Saturday, February 13, 2010

JetBlue CEO David Barger reflects on 10 years

LONG BEACH - To celebrate JetBlue Airways Corp.'s 10th anniversary Thursday, President and CEO David Barger wanted to visit crewmembers and business partners within its network cities.

But a severe East Coast snowstorm Wednesday would dampen the celebration for Barger, who ended up staying in New York Thursday to deal with the weather's effect on flights to and from area airports, including John F. Kennedy International.

"I wanted to be in Boston, wanted to come out to Long Beach and because of the snowstorm I didn't get to Orlando and Fort Lauderdale," said Barger, who was at Long Beach Airport on Friday to celebrate the anniversary with city and airport officials.

It's fitting, really, that a snowstorm would mark the milestone of a company whose first flight - which carried dignitaries from Buffalo, N.Y., - happened during an ice storm.

"If there's a message to other entrepreneurs, don't start an airline in Buffalo in February, because the weather can be kind of tough," he joked. "We were a little bit delayed. ... But I think people realized that, 'Hey listen, this is really special,' and that's what we've seen from day one and we've seen it over the last 10 years."

Barger, 52, has seen the New York-based company wing through its ups and downs - from its rapid rise in 2000 as an innovative air carrier vowing to bring humanity back to air flight to rising fuel prices, an uncertain economy and a 2007 snowstorm that stranded hundreds of passengers at JFK, an event that prompted a company wake-up call and the appointment of Barger as CEO.

Ten years later, Barger - whose 32 years of experience in the airline industry have included New York Air and Continental Airlines - reflected on JetBlue's growth, where the company sees itself in the next decade and its future as the largest commercial customer at Long Beach Airport, JetBlue's West Coast hub.

'Visionary' leader

Barger - whose passion for airlines came from his father, a United Air pilot for 37 years - was part of the team that founded the company 12 years ago with founder David Neeleman, whom Barger called a "visionary."

JetBlue quickly made its impact on the airline industry, offering passengers affordable fares, leather seating and dozens of cable channels.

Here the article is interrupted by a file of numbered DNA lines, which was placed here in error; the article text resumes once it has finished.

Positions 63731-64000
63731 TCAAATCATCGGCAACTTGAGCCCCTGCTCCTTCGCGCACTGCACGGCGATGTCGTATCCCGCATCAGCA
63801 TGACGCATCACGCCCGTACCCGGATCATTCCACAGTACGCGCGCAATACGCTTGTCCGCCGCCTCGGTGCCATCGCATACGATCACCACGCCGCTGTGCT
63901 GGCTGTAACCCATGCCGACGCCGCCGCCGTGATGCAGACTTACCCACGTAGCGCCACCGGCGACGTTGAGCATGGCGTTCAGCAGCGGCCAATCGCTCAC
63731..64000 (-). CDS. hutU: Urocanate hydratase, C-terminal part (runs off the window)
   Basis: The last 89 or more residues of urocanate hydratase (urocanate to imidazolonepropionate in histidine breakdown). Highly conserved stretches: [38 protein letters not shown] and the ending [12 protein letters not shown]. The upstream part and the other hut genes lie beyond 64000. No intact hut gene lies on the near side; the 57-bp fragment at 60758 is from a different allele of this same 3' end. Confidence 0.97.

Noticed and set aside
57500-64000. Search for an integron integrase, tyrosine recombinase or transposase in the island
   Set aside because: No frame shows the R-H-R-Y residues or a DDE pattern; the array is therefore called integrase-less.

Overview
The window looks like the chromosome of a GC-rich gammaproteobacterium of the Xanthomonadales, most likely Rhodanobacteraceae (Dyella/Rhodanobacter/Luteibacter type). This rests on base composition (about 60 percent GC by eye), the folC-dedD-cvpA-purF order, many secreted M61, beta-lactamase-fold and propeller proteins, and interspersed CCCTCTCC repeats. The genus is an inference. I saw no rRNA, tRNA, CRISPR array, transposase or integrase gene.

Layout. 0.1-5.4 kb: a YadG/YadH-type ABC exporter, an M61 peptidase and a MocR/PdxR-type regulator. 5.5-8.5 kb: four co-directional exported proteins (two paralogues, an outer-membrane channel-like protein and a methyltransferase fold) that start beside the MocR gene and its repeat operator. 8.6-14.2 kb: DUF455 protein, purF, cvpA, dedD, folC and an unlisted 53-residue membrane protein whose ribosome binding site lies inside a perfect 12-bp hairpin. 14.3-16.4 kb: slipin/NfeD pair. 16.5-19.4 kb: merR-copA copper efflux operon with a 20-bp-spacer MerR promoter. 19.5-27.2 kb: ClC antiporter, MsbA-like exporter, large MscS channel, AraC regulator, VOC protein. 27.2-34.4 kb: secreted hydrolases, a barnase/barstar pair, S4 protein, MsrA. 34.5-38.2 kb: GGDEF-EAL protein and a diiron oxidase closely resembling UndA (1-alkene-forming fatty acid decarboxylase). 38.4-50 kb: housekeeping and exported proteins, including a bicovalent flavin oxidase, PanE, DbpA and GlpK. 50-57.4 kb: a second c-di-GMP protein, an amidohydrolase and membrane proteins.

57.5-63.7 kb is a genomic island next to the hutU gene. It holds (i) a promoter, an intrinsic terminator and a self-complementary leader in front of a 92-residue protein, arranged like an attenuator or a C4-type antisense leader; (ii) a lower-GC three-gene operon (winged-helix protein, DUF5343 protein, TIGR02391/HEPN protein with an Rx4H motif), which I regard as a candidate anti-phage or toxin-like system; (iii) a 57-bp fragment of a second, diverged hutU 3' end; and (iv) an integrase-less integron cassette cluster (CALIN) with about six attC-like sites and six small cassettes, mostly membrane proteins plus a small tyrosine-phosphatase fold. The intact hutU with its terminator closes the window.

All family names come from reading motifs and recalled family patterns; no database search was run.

"We wanted to enhance the comfort for our customers," said Barger, adding that the company over the years removed 12 seats from its airplanes to provide more legroom. "I think you can be profitable without gouging the traveling public."

In August 2001, JetBlue launched its second focus city in Long Beach with two daily flights to JFK, which occurred because of Neeleman's familiarity with the LA Basin, Barger said.

"Long Beach fell into that same kind of camp in terms of great airport, under-utilized, big population catchment and we thought, `hey, this should work,"' he said.

Meanwhile, Barger took over as CEO in 2007 during a controversial time for the company, which had been criticized for stranding passengers on planes snowbound at gates or stuck on runways on Valentine's Day.

The event changed the company and led to the investment in technology and leadership.

"It was tough to look in the mirror February 2007," he said. "We dropped the ball that day, really for that week, but we're a much stronger company as a result of it."

JetBlue, like many companies in the airline industry, faced several challenges in the last decade, from the Sept. 11 attacks to rising fuel prices and an unstable economy.

Barger said JetBlue has managed to weather them by slowing the company's growth. For example, last year JetBlue took delivery of nine airplanes instead of the 36 originally planned.

"We're still a growth story, but I think we just wanted to catch up with some of the growth that we had in the first several years of the company," he said.

This approach has allowed JetBlue to be profit for four straight quarters and deliver positive free cash flow at the end of the year, a first for the company.

"So many airlines think you can hit the reset button - bankruptcy, furlough your staff, pay cuts. We haven't done any of that in 10 years."

Pleased with changes

During his 45-minute visit with the Press-Telegram, Barger addressed some Long Beach issues, including comments he made last year to an industry blogger about JetBlue possibly leaving Long Beach because of terminal improvement delays. The comments sparked concerns among city officials and the community.

Barger preferred to be "forward-looking," especially now that long-awaited improvements to the airport's parking structure and gate hold area are being made.

"The ground experience - it's very important, we believe, to match the air experience," he said "We needed to see investment and we're very pleased that it's taking place."

He also addressed the city's airport noise ordinance, which restricts the number of flights and fines airlines for taking off or landing between 10 p.m. and 7 a.m.

Barger said over 90 percent of the delays into Long Beach have been driven by East Coast air traffic controllers because of weather.

"Time performers is important to this company and our home on the East Coast has the most congested airspace," he said.

To offset that, JetBlue has built more of a buffer between the last scheduled flight and the curfew hour.

Asked about growing in Long Beach, Barger said he will leave that up to residents.

"I think we could. ... Are we going to try to push that and make that happen? No," he said. "We're going to live within history and the ordinance that's been put into place. That's what good citizens do."

(Karen Robes Meeks - Press Telegram)

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